Jun 19, 2000
I am currently on crix, d4t, 3tc, and have been undetectable since taking these meds 3 years ago, with cd4 850. However I am concerned about becoming resistant to crix, since most experts say if this happens there are not many options left. Are there any meds out there after crix resistance? Secondly I did a resistance test on all meds that I have taken since being diagnosed 4 years ago,and 3tc was resistant. Question -- should I be adding something to current meds to give an extra boost, or is 3tc resistance no big deal with this combo?
| Response from Dr. Pavia
First off, you are doing great!!! Congratulations
I am confused as to how a resistance test was done accurately. With current technology, you need to have a viral load of about 1000 copies to get a valid result. There are a lot of reasons to get an inaccurate resistance test.
At least 3 studies have shown that the majority of people who "fail" on crixivan, 3TC and either AZT or D4T actually only have resistance to 3TC, not to crixivan. Presumably, they will respond well to other PI containing regimens, but not all of the info is in.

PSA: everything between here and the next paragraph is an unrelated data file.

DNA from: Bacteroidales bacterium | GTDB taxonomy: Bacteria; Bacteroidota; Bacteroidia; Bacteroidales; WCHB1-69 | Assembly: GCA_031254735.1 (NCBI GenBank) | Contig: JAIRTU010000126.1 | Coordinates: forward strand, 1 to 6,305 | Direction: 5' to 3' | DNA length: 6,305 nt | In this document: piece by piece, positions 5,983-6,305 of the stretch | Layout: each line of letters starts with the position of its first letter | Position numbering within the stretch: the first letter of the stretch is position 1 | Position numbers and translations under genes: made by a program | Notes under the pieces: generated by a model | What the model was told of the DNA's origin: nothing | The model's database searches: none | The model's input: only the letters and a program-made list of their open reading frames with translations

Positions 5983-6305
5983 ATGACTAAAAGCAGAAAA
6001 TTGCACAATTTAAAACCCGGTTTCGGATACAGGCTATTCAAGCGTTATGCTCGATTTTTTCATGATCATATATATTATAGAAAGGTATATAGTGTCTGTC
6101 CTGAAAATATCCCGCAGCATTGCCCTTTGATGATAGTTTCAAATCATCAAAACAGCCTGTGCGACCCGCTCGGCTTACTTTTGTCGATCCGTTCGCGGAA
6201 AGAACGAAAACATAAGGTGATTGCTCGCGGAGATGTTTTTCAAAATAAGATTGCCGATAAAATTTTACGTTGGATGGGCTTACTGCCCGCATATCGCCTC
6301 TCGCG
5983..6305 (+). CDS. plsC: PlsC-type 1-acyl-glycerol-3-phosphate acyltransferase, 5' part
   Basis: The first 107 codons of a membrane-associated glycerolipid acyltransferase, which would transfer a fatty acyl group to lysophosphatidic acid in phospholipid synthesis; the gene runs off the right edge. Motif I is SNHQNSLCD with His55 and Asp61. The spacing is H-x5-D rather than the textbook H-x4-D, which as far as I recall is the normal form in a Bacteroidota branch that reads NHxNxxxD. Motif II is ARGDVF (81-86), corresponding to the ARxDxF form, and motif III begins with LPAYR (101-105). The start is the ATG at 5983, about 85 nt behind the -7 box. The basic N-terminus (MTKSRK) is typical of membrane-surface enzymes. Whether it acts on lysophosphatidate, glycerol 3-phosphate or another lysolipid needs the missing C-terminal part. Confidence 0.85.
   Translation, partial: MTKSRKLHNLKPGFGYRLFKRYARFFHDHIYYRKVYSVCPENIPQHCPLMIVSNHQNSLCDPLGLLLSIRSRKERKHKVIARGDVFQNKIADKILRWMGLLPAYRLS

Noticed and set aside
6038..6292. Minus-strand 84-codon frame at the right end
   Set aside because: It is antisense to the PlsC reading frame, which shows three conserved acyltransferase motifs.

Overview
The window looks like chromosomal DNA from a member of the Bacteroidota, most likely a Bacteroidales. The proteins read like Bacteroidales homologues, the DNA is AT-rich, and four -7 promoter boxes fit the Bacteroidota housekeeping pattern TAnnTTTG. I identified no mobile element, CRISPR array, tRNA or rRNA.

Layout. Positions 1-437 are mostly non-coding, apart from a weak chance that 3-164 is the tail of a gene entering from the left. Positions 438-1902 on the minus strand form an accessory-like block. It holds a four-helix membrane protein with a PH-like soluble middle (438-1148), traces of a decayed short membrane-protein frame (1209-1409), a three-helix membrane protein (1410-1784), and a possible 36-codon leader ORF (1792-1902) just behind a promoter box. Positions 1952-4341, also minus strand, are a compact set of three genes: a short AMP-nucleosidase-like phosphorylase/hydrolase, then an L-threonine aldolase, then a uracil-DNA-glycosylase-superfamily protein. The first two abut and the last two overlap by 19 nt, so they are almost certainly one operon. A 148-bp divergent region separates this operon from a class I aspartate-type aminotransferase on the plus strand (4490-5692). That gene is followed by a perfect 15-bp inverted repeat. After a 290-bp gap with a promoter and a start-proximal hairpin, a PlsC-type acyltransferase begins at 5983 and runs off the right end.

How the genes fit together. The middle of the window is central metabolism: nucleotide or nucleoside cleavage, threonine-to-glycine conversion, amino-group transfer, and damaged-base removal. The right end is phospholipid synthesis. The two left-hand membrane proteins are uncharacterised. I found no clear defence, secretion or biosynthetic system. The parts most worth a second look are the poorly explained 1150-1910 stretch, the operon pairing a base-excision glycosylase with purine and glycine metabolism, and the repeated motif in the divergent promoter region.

There are a number of drugs that can work after significant resistance to crixivan develops. Certainly the new PI, ABT378 (Lopinavir) is likely to work, and high levels of amprenavir (agenerase) may work as well (as in amprenavir plus norvir to boost levels). The non nukes will still be very potent, including nevirapine (Viramune) and efavirenz (Sustiva).
In my experience, people who are well controlled on a crix containing regimen for long periods of time (like you are) continue to do well. An option you may have read about here is to consider changing from the traditional crix 800 mg three times a day to crix 800 mg and norvir 100 or 200 mg twice a day. The trough levels are much higher, the meds only need to be taken twice a day, and you can take them with food (!). Thus, less chance for problems, missed doses, or low levels leading to resistance, and you will not really have "wasted" any new drugs. Talk it over with your doctor. Good luck
Andrew T. Pavia, M.D.
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